Apple stakes a lot of its rep­u­ta­tion on how it pro­tects the pri­va­cy of its users, as it wants to be the only tech com­pa­ny you trust. But if you send encrypt­ed emails from Apple Mail, there’s cur­rent­ly a way to read some of the text of those emails as if they were unen­crypt­ed — and alleged­ly, Apple’s known about this vul­ner­a­bil­i­ty for months with­out offer­ing a fix.

Before we go any fur­ther, you should know this like­ly only affects a small num­ber of peo­ple. You need to be using macOS, Apple Mail, be send­ing encrypt­ed emails from Apple Mail, not be using Fil­e­Vault to encrypt your entire sys­tem already, and know exact­ly where in Apple’s sys­tem files to be look­ing for this infor­ma­tion. If you were a hack­er, you’d need access to those sys­tem files, too.

Apple tells The Verge it’s aware of the issue and says it will address it in a future soft­ware update. The com­pa­ny also says that only por­tions of emails are stored. But the fact that Apple is still some­how leav­ing parts of encrypt­ed emails out in the open, when they’re explic­it­ly sup­posed to be encrypt­ed, obvi­ous­ly isn’t good.

Only por­tions of emails are stored

The vul­ner­a­bil­i­ty was shared by Bob Gendler, an Apple-focused IT spe­cial­ist, in a Medi­um blog pub­lished on Wednes­day. Gendler says that while try­ing to fig­ure out how macOS and Siri sug­gest infor­ma­tion to users, he found macOS data­base files that store infor­ma­tion from Mail and oth­er apps which are then used by Siri to bet­ter sug­gest infor­ma­tion to users. That isn’t too shock­ing in and of itself — it makes sense that Apple needs to ref­er­ence and learn from some of your infor­ma­tion to pro­vide you bet­ter Siri sug­ges­tions.

But Gendler dis­cov­ered that one of those files, snippets.db, was stor­ing the unen­crypt­ed text of emails that were sup­posed to be encrypt­ed. Here’s an image he shared that’s help­ful to explain what’s going on:

Image: Bob Gendler

The cir­cle on the left is around an encrypt­ed email, which Gendler’s com­put­er is not able to read, because Gendler says he removed the pri­vate key which would typ­i­cal­ly allow him to do so. But in the cir­cle on the right, you can make out the text of that encrypt­ed email in snippets.db.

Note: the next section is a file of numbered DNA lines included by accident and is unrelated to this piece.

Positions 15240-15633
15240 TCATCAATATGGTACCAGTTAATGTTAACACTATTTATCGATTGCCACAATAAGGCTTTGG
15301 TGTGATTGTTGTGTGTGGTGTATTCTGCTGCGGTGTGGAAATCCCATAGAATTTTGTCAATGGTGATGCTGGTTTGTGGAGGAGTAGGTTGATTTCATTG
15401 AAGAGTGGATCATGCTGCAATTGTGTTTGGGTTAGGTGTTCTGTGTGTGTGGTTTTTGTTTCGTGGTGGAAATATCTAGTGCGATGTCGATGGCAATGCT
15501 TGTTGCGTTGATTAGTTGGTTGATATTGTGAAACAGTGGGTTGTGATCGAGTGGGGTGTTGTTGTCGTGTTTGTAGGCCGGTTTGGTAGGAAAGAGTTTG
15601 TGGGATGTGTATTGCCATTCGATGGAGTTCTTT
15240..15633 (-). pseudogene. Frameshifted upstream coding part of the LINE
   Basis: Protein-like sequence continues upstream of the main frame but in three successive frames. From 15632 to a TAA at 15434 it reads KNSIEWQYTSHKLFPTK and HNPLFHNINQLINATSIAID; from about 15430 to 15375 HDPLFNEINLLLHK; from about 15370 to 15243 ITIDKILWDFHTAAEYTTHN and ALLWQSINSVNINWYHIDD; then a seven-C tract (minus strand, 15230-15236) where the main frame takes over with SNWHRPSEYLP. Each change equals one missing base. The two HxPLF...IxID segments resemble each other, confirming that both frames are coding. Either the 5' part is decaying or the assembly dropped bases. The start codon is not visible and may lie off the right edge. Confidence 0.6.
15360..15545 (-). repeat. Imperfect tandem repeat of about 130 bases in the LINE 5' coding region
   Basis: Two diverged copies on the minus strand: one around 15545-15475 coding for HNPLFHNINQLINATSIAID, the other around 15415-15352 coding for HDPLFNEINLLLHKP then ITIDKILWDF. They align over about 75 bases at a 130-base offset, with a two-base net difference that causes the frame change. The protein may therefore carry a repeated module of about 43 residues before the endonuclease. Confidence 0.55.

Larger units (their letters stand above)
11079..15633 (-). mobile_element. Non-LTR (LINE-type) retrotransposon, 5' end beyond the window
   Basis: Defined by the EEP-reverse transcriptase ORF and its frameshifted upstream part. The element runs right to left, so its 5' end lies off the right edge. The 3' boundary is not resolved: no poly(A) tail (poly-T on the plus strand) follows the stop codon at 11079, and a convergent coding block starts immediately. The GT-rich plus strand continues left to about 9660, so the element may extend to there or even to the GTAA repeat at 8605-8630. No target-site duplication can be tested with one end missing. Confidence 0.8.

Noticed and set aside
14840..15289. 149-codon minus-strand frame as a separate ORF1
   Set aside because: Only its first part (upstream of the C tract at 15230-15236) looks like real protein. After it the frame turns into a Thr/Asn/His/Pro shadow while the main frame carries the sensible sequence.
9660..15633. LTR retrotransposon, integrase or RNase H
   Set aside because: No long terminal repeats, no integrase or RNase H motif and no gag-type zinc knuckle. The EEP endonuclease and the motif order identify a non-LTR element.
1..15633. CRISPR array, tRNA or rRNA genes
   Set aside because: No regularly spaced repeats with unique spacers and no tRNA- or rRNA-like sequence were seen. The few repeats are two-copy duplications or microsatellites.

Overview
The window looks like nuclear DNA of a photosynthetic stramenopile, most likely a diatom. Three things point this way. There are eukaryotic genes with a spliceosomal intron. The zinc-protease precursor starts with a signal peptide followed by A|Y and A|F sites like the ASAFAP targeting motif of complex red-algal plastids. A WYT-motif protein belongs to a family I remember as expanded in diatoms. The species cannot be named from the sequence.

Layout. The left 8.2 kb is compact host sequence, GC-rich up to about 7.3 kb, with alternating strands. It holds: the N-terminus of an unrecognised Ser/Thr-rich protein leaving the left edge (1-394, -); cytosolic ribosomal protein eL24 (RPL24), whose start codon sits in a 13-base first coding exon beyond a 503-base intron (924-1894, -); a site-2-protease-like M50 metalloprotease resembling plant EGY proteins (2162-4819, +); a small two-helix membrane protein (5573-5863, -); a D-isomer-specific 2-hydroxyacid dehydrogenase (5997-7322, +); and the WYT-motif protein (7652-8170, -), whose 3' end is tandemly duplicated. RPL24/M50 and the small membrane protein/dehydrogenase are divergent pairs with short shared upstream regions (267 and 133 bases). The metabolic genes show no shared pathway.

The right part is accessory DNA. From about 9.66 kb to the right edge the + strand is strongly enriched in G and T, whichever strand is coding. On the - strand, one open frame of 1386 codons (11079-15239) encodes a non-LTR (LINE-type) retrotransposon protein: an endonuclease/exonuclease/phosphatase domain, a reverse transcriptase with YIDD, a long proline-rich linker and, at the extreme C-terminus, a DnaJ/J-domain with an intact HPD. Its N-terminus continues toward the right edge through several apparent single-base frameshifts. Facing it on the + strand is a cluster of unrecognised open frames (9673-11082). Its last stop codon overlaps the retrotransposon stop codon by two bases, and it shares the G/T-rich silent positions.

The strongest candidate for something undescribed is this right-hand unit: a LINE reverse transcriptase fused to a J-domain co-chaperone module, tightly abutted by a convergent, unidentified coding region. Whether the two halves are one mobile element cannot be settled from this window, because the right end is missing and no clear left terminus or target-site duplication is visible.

Gendler says he test­ed the four most recent macOS releas­es — Catali­na, Mojave, High Sier­ra, and Sier­ra — and could read encrypt­ed email text from snippets.db on all of them. I was able to con­firm the exis­tence of snippets.db, and found that it stored por­tions of some of my emails from Apple Mail. I couldn’t find a way to get snippets.db to store encrypt­ed emails I sent to myself, though.

There’s a way to stop emails from being col­lect­ed

Gendler first report­ed the issue to Apple on July 29th, and he says he didn’t get a response with a solu­tion from the com­pa­ny until Novem­ber 5th — 99 days lat­er — despite repeat­ed fol­low-ups. And even though Apple has updat­ed each of the four ver­sions of macOS where Gendler spot­ted the vul­ner­a­bil­i­ty in the months since he report­ed it, none of those updates con­tained a fix for the issue.

If you want to stop emails from being col­lect­ed in snippets.db right now, Apple tells us you can do so by going to Sys­tem Pref­er­ences > Siri > Siri Sug­ges­tions & Pri­va­cy > Mail and tog­gling off “Learn from this App.” Apple also pro­vid­ed this solu­tion to Gendler — but he says this solu­tion will only stop new emails from being added to snippets.db. If you want to make sure old­er emails that may be stored in snippets.db can no longer be scanned, you may need to delete that file, too.

If you want to avoid these unen­crypt­ed snip­pets poten­tial­ly being read by oth­er apps, you can avoid giv­ing apps full disk access in macOS Catali­na, accord­ing to Apple — and you prob­a­bly have very few apps with full disk access. Apple also says that turn­ing on Fil­e­Vault will encrypt every­thing on your Mac, if you want to be extra safe.

Again, this vul­ner­a­bil­i­ty prob­a­bly won’t affect that many peo­ple. But if you do rely on Apple Mail and believed your Apple Mail emails were 100 per­cent encrypt­ed, it seems that they’re not. As Gendler says, “It brings up the ques­tion of what else is tracked and poten­tial­ly improp­er­ly stored with­out you real­iz­ing it.”

Relat­ed

Apple wants to be the only tech com­pa­ny you trust Illus­tra­tion by Alex Cas­tro / The Verge

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